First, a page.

Gimme the Windies of old
Chris Gayle walks slow but he talks fast. In fact, he gabbles like a man for whom vocalisation is a chore that gets in the way of his sitting down time. In the time it would take Ricky Ponting to drawl his opening, “Ah look,” Big Chris has already answered the question, outlined the extent of his disappointment, explained what the team are going to do to put things right, ordered his taxi back to the hotel and booked his flight to Jamaica.
So an interview with Mr Gayle is an occasion for intense concentration and possibly some lip-reading. Take this from his post match interview with Ian Bishop on Thursday.
“…intheendtherewegotofftoagoodstartahbutagainyouknowfalteredinthemiddleandyouknow crucialrunoutagainandthenyouknowsomeyouknowIdon’tknowhowtodescribethewordbutahmyou knowsometerribledisplaysofbattingdownattheendthere.”
Quite so, Chris, I agree entirely. The Bish, wearing his best studious frown pretended to understand all that and asked the West Indian captain if these last two performances had surprised him.
“…ifwe’renotgoingtolearnwe’restillgoingtogetbeatenandifwecontinuelikethisZimbabwewillbeatus fivenilaswellsoahmnoexcusetheyplayedbettercricketbutatthesametimeahmlikeIsaiditsaterrible displayandsomeimmaturecricket.”
Hmm. I think I got it, but to be on the safe side, I recorded it and played it back in super slow-mo. And I found that when I studied this verbal avalanche more closely, I could clearly identify the words “terrible” and “immature”. Now these are adjectives that do not usually feature in the post-match airtime filling chinwag. It slowly dawned on me that Captain Chris was not just flapping his gums. He was delivering a dressing-down, a tongue-lashing, what is known in Premier League circles as the hairdryer treatment. And you know what, he was absolutely right.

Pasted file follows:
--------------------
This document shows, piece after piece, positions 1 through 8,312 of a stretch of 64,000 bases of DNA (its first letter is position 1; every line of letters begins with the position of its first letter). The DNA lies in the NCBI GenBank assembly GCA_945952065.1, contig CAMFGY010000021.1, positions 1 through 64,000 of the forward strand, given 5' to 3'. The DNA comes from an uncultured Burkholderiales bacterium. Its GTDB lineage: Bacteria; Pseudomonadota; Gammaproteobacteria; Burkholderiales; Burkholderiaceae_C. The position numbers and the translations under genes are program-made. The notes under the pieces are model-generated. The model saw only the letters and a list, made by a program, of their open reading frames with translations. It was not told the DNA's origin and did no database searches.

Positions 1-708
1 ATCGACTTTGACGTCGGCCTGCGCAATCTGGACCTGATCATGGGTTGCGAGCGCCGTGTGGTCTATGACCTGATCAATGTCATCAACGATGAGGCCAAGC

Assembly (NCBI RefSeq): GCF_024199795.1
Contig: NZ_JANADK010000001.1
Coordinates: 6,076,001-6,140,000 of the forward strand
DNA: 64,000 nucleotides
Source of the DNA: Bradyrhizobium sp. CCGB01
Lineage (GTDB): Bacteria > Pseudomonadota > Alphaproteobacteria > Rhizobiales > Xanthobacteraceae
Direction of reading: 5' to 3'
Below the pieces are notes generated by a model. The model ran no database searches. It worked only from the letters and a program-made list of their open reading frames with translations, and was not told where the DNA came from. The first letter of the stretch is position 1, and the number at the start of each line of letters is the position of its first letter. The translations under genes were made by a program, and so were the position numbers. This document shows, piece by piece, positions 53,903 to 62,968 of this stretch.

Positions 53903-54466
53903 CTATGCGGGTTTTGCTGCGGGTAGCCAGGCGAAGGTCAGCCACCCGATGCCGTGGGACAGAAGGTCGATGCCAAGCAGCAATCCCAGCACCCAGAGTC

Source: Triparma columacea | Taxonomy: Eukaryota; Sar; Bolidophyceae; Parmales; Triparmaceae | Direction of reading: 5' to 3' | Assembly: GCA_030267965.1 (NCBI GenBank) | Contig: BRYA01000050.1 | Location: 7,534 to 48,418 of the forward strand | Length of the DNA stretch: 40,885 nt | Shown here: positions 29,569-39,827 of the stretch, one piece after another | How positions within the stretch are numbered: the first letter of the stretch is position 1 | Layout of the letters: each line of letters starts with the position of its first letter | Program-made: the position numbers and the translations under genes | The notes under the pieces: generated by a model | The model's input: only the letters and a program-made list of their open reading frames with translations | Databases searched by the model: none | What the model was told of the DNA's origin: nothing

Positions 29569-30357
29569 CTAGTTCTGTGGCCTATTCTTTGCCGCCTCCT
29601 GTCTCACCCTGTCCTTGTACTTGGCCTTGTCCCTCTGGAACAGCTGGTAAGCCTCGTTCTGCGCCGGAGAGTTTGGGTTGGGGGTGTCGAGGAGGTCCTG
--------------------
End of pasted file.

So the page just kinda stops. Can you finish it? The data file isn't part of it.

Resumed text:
At 99 for 0, 125 for 1 and needing five runs with four balls to go, they really, really should have won. Instead, when this six-hour session of pass-the-initiative ended, it was the smaller contestants who were left clutching the prize. Yes, Zimbabwe were plucky, they were busy between the wickets and in Ray Price they have a bowler who is sure to have a bat brandished at him before the year is out. But West Indies really, really should have won.
Instead we have another “giant-killing” story, although, frankly it isn’t much of a fairy tale. I’m not sure the fable of David and Goliath would have caught on quite so well if the Philistine had been five-foot six with diamond-studded earrings, an iffy javelin technique and a tendency to go to pieces under pressure. I don’t want to hear about plucky little outsiders toppling West Indies, because frankly anyone can do that, indeed, anyone has.
No, the story I want to hear is of the resurgence of West Indian cricket. Now their decline has had its compensations. The Caribbean game of pinning the tail of blame on the donkey of failure has helped fill many a damp afternoon in the commentary box. There is so much mileage in it, far more than the never-fascinating Tendulkar versus Bradman squabble. We’ve heard all the reasons: baseball, football, basketball, the ill-discipline of youth, the WICB, the WIPA, Allen Stanford, aliens, global warming. There is no end to the possibilities.
And there may even be some people who are pleased that the old days are gone, the same types who spent the 1980s clutching their handbags and tut-tutting about nasty short-pitched bowling.
But so what if the occasional tourist got their nose re-shaped. Mike Gatting, for example, lost none of his boyish good looks and gained a war story to tell his grandchildren. I’m tired of watching this third-rate imitation of the West Indies. I want cricket to be like it used to be, I want to see Viv Richards lashing the ball over midwicket, not Dwayne Smith closing his eyes and missing a straight one.
So have at them, Chris and if you need any more adjectives to hurl in the dressing room, I’d be more than happy to help you out.
Andrew Hughes is a writer currently based in England